POSTCARD


| September/October 1957

  • Reeves 32 Cross Compound and Reeves 40-63 Separator
    A 1912 scene of a Reeves 32 Cross Compound and a Reeves 40-63 Separator threshing flax near Drinkwater, Saskatchewan, Canada. The flax was a heavy crop on new breaking. This is the last day of the season's run. Bernard Dale, Briercrest, Sask., Canad
  • Reamer's Hobby Engine
    Reamer's Hobby Engine. Harold started operating steam engines when he was 17 years old. He is still fond of them and now has this half-scale model Case 60 for his Hobby. It has 5 hp. on the drawbar and 15 hp. in the belt. Harold Reamer, Sr., 3595 Reamer R
  • Engineers at D an Zehr's 1956 Meet
    This is the group of Engineers at D an Zehr's 1956 Meet. They look as though they were having a good time or else are well fed. Likely both Courtesy of Leo Clark, Washington, Illinois.
    Leo Clark
  • A 25 hp. Tandem Compound Mogul
    A 25 hp. Tandem Compound Mogul taken from a 1901 Aultman catalog. Courtesy of Harry Trego, Halstead, Kansas
    Harry Trego
  • National Threshers Chorus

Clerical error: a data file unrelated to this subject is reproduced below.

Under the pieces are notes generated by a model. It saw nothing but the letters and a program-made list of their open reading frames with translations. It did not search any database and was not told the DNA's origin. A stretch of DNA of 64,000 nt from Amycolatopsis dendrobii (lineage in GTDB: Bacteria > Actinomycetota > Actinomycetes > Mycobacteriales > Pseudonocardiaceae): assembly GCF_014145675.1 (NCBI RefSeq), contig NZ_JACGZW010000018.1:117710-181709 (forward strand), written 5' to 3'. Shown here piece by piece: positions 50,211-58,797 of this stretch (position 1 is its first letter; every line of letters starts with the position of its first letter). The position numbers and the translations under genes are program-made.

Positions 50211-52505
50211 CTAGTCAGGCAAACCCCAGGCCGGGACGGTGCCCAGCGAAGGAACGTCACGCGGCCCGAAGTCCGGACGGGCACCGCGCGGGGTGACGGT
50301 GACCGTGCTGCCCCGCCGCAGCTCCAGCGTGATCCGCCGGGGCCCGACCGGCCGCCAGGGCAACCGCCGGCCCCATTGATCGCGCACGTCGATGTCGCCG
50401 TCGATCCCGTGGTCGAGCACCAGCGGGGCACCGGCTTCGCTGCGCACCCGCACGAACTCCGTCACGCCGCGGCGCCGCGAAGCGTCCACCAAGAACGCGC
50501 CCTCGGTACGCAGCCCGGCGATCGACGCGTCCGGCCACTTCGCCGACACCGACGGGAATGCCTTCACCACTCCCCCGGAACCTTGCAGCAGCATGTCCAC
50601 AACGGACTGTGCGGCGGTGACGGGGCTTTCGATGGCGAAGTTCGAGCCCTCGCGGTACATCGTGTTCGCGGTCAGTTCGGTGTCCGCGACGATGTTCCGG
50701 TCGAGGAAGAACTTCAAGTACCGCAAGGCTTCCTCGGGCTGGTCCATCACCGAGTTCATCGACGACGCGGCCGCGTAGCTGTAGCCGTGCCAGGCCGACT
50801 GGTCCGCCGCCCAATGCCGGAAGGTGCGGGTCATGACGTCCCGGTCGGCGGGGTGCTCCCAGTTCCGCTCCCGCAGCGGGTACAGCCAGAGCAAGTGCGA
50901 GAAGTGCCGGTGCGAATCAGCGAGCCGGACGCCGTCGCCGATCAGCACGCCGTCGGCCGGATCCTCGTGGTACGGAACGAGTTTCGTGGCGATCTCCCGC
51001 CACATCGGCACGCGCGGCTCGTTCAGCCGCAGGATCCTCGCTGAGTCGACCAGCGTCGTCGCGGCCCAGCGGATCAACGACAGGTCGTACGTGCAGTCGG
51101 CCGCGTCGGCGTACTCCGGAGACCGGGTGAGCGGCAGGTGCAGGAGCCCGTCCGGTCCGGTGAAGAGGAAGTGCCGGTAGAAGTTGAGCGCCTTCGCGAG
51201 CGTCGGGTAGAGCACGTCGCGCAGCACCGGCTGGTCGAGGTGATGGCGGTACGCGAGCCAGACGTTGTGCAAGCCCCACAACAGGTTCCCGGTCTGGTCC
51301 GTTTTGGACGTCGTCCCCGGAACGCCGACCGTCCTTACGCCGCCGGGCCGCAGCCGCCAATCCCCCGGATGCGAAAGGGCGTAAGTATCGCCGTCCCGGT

This picture needs no title except to say to those far away that this is the National Threshers Chorus at Montpelier, Ohio, 1956. It does your soul good just to look at them. You should have heard them sing.
  • Corliss engine
    Mother-daughter and wife of A. M. Weiss, 632 Summit, Alton, Illinois, and his Corliss engine. He says he needs a good boiler for this engine. At least 160 lbs. pressure. He is going to belt to 110 volt A. C. generator and operate antique electric trains.
  • A. M. Weiss Corliss engine
    Close up of the A. M. Weiss Corliss engine. The base is cast iron and all valve gears are nickel plated. Corliss engines have four valves two intake and two exhaust

  • Reeves 32 Cross Compound and Reeves 40-63 Separator
  • Reamer's Hobby Engine
  • Engineers at D an Zehr's 1956 Meet
  • A 25 hp. Tandem Compound Mogul
  • National Threshers Chorus
  • Corliss engine
  • A. M. Weiss Corliss engine
This is the first loader picture we have had in the ALBUM. The loader picks up the Whole shock (some call them Stooks) and elevates it into the rack. In good grain it will put on a load in four minutes. This machine cut the old twenty-man crew down to ten. It was necessary to shock the grain in straight rows and then you just drove the loader down the shock row. They were first pulled with four horses and later with a traction engine. They came out about 1911 and cost $800. They were one of the greatest labor saving devices of the threshing era. Courtesy of Bernard Dale, Briercrest, Saskatchewan, Canada.